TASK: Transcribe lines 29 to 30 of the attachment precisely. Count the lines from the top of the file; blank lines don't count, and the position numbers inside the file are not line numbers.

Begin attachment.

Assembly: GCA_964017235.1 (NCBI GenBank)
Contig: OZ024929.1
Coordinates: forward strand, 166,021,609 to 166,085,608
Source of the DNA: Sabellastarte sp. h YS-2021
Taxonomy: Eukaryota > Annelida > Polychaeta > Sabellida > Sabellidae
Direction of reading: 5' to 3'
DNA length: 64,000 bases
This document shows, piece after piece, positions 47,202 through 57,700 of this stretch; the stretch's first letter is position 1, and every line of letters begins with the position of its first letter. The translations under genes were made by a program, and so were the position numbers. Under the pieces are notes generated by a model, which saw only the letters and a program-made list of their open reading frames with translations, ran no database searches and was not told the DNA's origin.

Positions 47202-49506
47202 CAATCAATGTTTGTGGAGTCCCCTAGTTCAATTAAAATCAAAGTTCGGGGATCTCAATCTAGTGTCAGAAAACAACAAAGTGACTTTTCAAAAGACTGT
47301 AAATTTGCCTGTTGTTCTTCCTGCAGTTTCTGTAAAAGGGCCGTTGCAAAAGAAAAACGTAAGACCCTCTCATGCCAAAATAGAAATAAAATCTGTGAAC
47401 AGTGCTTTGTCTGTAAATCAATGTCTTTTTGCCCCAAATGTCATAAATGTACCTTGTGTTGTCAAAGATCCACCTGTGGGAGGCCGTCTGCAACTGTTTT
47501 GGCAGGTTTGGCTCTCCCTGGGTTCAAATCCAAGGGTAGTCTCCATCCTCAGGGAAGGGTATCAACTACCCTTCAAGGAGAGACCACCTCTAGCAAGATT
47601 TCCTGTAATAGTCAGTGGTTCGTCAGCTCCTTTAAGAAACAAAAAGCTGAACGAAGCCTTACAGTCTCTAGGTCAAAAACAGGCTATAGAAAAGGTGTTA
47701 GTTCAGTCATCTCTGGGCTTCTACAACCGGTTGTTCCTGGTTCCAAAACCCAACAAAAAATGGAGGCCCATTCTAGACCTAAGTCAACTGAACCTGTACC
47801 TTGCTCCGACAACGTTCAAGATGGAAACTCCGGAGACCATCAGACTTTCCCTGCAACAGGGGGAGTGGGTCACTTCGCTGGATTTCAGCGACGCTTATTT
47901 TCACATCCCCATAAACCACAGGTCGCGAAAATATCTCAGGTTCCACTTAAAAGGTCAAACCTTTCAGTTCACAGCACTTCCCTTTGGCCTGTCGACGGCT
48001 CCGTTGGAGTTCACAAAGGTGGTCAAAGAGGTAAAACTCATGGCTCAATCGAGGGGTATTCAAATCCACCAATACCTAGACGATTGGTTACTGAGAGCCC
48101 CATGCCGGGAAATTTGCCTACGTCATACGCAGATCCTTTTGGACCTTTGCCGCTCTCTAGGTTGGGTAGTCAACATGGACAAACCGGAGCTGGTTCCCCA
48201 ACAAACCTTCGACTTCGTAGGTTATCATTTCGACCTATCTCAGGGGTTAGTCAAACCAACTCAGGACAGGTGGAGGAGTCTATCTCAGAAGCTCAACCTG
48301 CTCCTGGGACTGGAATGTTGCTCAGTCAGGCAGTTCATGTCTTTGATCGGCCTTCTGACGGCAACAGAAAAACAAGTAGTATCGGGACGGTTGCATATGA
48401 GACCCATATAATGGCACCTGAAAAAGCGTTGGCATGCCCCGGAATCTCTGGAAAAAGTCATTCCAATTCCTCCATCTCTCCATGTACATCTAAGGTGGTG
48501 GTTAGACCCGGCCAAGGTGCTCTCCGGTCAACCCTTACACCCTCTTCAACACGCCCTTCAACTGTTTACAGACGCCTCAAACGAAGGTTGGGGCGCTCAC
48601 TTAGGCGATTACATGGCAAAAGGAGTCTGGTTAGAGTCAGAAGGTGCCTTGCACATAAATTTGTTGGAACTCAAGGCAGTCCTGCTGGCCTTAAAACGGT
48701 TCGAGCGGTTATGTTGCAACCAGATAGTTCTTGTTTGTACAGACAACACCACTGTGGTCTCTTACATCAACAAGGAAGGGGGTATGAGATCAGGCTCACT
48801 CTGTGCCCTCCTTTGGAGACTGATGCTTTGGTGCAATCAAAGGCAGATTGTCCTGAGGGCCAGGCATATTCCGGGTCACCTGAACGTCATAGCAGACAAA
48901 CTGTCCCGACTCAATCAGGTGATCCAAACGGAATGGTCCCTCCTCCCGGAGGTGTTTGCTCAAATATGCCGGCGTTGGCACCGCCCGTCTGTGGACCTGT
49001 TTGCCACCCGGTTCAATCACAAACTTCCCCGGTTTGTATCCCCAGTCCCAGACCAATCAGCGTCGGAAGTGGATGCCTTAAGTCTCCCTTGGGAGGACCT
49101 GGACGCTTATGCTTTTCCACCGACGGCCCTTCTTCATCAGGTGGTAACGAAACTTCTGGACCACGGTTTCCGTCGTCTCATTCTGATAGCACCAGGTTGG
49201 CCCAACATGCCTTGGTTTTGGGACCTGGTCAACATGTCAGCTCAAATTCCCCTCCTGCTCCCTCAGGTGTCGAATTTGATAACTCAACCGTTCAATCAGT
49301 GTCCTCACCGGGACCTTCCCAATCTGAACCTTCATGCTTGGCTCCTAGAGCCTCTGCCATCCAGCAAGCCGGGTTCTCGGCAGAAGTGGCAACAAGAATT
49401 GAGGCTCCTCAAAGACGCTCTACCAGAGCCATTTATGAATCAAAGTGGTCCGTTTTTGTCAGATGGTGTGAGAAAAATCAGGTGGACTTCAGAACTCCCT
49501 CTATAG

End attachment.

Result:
49101 GGACGCTTATGCTTTTCCACCGACGGCCCTTCTTCATCAGGTGGTAACGAAACTTCTGGACCACGGTTTCCGTCGTCTCATTCTGATAGCACCAGGTTGG
49201 CCCAACATGCCTTGGTTTTGGGACCTGGTCAACATGTCAGCTCAAATTCCCCTCCTGCTCCCTCAGGTGTCGAATTTGATAACTCAACCGTTCAATCAGT